1. The perception of finding ourselves at an important point in history, at which an entire civilisation, a complex anthropological and cultural configuration has come to its consummation and is now trying to grope its way towards a trans-figuration of humanity, this eschatological awareness of living on the boundary between the end and the beginning of an age, permeates, albeit in various degrees and ways, the whole of the 20th century. Jung and Einstein, Heidegger and Ungaretti, Freud and Bonhoeffer, Simone Weil and Teilhard de Chardin, John XXIII and John Paul II, all repeat the same message, namely, that we are living at a critical point in the historical saga of mankind, when a particular way of being human beings, i.e., the self-defensive and bellicose mode of being, the belief that being someone (an individual, a people, a religion) consists in separation from and opposition to others, is disintegrating into the tragedies of the world wars, interior and planetary, that it produces, while a new type of humanity is struggling towards adequate expression and development. Thus, Martin Heidegger was able to write, in the 1950s, “The age without a foundation is hanging over an abyss. Granted that there can be a turning point for this age, this can only come about when the world turns around, from top to bottom, that is, if it turns around starting from the abyss.” More or less at the same time, the Catholic theologian Romano Guardini was saying: “It can be stated with absolute certainty that a new epoch in history is beginning now. From here onwards and for ever, mankind will live on the threshold of a danger that is threatening its every existence and is ever on the increase.” However, Guardini goes on to say that this confrontation with these “extreme perils” also provides us with an opening towards “the highest possibilities” of our human nature.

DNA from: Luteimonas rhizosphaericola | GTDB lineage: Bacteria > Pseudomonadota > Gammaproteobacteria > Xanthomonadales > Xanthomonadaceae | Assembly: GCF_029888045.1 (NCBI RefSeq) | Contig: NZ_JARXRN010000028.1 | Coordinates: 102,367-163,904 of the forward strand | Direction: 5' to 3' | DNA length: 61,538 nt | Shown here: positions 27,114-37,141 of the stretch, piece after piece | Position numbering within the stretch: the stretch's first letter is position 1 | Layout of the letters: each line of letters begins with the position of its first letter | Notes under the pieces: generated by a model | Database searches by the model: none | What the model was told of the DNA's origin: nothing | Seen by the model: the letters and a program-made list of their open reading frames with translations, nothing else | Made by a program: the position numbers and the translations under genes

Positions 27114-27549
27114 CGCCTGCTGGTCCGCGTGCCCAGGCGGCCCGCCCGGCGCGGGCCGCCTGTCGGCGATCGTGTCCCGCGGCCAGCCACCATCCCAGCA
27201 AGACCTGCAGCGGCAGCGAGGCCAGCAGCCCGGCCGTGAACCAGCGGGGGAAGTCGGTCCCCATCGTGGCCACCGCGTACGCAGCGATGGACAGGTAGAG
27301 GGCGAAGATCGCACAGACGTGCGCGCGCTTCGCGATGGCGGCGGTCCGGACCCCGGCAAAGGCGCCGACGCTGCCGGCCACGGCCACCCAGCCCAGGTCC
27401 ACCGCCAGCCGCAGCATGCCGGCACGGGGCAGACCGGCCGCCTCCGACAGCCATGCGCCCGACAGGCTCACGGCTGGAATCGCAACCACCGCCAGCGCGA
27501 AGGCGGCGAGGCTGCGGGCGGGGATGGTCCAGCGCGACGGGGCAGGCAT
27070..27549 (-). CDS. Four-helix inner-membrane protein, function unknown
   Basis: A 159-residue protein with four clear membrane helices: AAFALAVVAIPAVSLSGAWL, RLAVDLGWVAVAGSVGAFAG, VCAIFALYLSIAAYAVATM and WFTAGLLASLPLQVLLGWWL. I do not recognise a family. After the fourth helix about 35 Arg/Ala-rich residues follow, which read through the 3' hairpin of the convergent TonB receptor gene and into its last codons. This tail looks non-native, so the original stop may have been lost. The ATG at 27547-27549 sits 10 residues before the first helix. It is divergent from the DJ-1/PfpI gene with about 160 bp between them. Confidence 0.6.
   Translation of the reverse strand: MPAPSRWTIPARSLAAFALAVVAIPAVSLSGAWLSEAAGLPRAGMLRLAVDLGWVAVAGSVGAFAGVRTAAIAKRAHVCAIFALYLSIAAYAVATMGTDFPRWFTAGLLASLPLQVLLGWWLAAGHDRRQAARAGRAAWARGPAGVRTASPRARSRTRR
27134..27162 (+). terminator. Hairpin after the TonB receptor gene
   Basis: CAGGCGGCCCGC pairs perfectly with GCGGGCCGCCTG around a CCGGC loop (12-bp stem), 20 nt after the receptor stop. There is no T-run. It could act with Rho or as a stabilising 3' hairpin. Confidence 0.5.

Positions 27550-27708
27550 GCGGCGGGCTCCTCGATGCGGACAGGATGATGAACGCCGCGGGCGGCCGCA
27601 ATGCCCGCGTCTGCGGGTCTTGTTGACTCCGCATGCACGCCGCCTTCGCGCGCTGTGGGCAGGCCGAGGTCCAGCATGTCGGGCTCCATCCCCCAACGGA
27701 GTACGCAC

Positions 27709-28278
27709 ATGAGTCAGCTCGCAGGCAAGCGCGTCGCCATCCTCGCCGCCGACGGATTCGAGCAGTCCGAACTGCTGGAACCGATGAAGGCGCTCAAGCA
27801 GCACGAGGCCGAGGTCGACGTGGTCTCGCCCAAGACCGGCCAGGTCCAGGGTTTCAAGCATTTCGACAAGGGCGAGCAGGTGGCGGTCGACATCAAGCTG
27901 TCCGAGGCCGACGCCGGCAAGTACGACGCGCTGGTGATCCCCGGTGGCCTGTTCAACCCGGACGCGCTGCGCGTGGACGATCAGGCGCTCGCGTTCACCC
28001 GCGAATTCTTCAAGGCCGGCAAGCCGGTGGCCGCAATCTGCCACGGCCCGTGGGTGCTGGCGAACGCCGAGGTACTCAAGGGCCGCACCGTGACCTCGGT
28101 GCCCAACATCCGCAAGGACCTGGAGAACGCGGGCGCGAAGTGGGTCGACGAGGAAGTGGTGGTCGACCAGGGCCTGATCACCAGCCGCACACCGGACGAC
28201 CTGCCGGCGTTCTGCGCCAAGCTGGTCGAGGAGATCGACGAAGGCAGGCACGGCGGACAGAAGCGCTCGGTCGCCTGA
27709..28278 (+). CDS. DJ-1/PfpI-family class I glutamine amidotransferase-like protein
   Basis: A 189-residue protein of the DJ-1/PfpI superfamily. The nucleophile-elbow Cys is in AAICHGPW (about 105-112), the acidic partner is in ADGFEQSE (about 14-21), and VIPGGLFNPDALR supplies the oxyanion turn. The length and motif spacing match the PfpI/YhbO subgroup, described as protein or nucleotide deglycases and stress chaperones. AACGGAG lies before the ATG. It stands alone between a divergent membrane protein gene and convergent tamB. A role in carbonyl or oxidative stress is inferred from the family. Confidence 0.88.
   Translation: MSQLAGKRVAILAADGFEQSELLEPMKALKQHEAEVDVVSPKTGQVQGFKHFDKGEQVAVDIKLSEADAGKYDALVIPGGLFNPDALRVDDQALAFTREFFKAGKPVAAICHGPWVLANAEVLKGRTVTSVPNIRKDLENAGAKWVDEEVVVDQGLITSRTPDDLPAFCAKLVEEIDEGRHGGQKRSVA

Using the terminology we have employed in what we have been saying up to now, we could say that building that peace to which we are called is becoming an evident necessity for survival. It is no longer just a moral or spiritual imperative, but an urgent need – biological, psychological and ecological. It is this clear concrete, historical need for a profound anthropological new beginning that determines the radically favourable and apocalyptic nature of this end-time of ours.


More listening, more incarnation, more peace